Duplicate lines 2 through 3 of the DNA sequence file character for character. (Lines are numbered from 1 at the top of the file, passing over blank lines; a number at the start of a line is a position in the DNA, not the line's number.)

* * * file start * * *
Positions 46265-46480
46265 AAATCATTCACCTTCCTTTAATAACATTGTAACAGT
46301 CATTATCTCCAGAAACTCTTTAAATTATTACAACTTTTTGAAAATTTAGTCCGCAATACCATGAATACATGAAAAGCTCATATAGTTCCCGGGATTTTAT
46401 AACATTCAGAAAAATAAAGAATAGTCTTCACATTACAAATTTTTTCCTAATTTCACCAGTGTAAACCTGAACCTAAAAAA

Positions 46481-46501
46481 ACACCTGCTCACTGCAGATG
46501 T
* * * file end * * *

46265 AAATCATTCACCTTCCTTTAATAACATTGTAACAGT
46301 CATTATCTCCAGAAACTCTTTAAATTATTACAACTTTTTGAAAATTTAGTCCGCAATACCATGAATACATGAAAAGCTCATATAGTTCCCGGGATTTTAT